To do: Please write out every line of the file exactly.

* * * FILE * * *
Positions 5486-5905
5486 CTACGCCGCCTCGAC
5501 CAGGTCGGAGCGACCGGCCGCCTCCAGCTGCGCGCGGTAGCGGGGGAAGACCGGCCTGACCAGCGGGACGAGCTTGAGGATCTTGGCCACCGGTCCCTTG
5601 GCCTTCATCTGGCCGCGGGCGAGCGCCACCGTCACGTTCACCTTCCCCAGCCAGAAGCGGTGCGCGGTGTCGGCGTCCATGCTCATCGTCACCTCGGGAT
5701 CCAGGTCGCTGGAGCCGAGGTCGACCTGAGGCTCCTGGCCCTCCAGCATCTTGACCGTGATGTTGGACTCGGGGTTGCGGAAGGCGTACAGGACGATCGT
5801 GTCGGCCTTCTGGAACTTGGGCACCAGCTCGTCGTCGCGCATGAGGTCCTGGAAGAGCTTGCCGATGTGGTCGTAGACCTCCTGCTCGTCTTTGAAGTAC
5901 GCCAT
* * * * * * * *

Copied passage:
Positions 5486-5905
5486 CTACGCCGCCTCGAC
5501 CAGGTCGGAGCGACCGGCCGCCTCCAGCTGCGCGCGGTAGCGGGGGAAGACCGGCCTGACCAGCGGGACGAGCTTGAGGATCTTGGCCACCGGTCCCTTG
5601 GCCTTCATCTGGCCGCGGGCGAGCGCCACCGTCACGTTCACCTTCCCCAGCCAGAAGCGGTGCGCGGTGTCGGCGTCCATGCTCATCGTCACCTCGGGAT
5701 CCAGGTCGCTGGAGCCGAGGTCGACCTGAGGCTCCTGGCCCTCCAGCATCTTGACCGTGATGTTGGACTCGGGGTTGCGGAAGGCGTACAGGACGATCGT
5801 GTCGGCCTTCTGGAACTTGGGCACCAGCTCGTCGTCGCGCATGAGGTCCTGGAAGAGCTTGCCGATGTGGTCGTAGACCTCCTGCTCGTCTTTGAAGTAC
5901 GCCAT